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Discussion Question 1
For this questions, please read the following case study and then respond to the questions noted below.
Mr. EBR is a 74-year-old retired Hispanic gentleman with known coronary artery disease (CAD), who presents to your clinic with substernal chest pain for the past 3 months. It is not positional; it reliably occurs with exertion, approximately one to two times daily, and is relieved with rest, or one or two sublingual nitroglycerin (NTG) tabs. It is similar in quality, but is much less severe, than the chest pain that occurred with his previous inferior myocardial infarction (MI) 3 years ago. Until the past 3 months, he has felt well.
The chest pain is accompanied by diaphoresis and nausea, but no shortness of breath (SOB) or palpitations. He does not vomit. He denies orthopnea, paroxysmal nocturnal dyspnea (PND), syncope, presyncope, dizziness, lightheadedness, and symptoms of stroke or transient ischemic attack (TIA). An echocardiogram done after his MI demonstrated a preserved left ventricular ejection fraction (LVEF). Other medical problems include well-controlled type 2 diabetes mellitus (DM), well-controlled hypertension (HTN), and hyperlipidemia, with low-density lipoprotein (LDL) at goal. He also has stage 3 chronic kidney disease (CKD) and diabetic neuropathy. He no longer smokes and does not use alcohol or recreational drugs. His daily medications include: Atenolol 25 mg PO bid, Lisinopril 20 mg PO bid, aspirin 81 mg PO daily, Simvastatin 80 mg PO each evening, and metformin 500 mg PO bid.
Mr. EBR's physical examination includes the following: height 68 inches, weight 185 lb, Blood pressure (BP) 126/78, heart rate (HR) 64, Respiratory rate (RR) 16, and temperature 98.6°F orally. He is alert and oriented, and in no apparent distress (NAD). His neck is without jugular venous distention (JVD) or carotid bruits. Lungs are clear to auscultation bilaterally. Cardiovascular:normal S1 & S2, RRR, without rubs, murmurs or gallops. Abdomen has active bowel tones and is soft, nontender, and nondistended (NTND). Extremities are without clubbing, cyanosis, or edema. Distal pedal pulses are 2+ bilaterally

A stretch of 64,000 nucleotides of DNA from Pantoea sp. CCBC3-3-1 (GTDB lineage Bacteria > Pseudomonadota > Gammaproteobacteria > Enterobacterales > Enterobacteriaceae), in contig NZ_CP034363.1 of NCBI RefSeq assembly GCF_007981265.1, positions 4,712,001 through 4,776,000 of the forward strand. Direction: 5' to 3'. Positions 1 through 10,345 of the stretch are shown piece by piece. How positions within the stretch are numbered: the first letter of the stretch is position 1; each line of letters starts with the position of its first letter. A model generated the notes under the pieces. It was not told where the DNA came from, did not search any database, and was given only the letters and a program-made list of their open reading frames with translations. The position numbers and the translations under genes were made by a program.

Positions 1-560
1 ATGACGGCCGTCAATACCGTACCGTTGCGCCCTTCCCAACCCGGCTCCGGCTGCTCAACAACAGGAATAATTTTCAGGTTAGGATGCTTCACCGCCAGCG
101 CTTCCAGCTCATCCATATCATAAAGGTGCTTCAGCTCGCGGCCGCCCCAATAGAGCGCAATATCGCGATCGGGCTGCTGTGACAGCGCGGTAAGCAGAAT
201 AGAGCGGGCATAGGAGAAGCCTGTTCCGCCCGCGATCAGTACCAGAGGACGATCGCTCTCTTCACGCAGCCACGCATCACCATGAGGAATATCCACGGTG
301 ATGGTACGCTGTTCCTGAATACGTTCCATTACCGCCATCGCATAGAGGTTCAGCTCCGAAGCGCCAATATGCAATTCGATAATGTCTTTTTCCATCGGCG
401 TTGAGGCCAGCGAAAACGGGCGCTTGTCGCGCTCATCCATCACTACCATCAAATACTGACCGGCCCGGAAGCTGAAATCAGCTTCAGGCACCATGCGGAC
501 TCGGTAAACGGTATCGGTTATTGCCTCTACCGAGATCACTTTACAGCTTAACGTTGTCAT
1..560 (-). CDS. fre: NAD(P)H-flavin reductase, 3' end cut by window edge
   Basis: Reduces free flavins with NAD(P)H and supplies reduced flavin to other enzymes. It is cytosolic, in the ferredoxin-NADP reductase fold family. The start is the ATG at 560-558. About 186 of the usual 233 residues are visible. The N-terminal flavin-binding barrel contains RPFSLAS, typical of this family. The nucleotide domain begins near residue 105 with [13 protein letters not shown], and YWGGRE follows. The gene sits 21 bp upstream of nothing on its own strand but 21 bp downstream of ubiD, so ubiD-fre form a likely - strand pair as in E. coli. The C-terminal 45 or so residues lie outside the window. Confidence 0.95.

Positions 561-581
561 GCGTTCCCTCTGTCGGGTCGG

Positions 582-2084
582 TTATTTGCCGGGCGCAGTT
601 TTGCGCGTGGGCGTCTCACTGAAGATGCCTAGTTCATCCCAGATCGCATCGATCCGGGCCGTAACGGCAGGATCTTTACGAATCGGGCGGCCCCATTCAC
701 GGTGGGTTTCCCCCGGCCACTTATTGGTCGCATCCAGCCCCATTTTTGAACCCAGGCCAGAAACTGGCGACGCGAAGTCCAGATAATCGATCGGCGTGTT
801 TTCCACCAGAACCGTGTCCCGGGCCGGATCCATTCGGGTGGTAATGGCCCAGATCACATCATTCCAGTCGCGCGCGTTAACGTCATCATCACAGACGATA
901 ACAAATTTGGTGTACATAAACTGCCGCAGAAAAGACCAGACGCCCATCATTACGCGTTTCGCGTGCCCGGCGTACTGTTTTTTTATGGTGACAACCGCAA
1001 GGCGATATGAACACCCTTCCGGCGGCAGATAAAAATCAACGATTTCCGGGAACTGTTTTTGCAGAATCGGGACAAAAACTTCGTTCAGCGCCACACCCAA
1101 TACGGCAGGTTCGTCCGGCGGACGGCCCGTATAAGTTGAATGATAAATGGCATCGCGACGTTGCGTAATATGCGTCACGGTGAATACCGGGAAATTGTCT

- What would you add to the current treatment plan? Why?
- Would you discontinue any of the currently prescribed medication? Why or why not?
- How does the diagnosis stage 3 chronic kidney disease affect your choices?
- Why is the patient prescribed more than one antihypertensive?
- What is the benefit of the aspirin therapy in this patient?
Discussion Question 2
List three classes of drugs affecting the Hematopoietic System. List the mechanism of action for each class of drug. Choose one medication from the three classes and discuss what disorder the drug is used to treat? How often the medication is given? What labs should get monitored while the patient is taking this medication? Your response should be at least 350 words.
Discussion Question 1
Two drugs to add in Mr. EBR case are Amitriptyline and Acetaminophen. For Amitriptyline, it should be prescribed at a strength of 50 mg one tablet before bed. The drug is important in treating geriatric depression. Acetaminophen on the other hand at a strength of 1 gm three times a day for pain and fever (Moore et al., 2015).
The use of Aspirin is discontinued in favour of Acetaminophen. This is based on the daily use of the ACEs. Also, the patient has diabetes which is one of the main precautions that should be discussed before taking the drug (Cook et al., 2016). Acetaminophen is an effective replacement for Aspirin.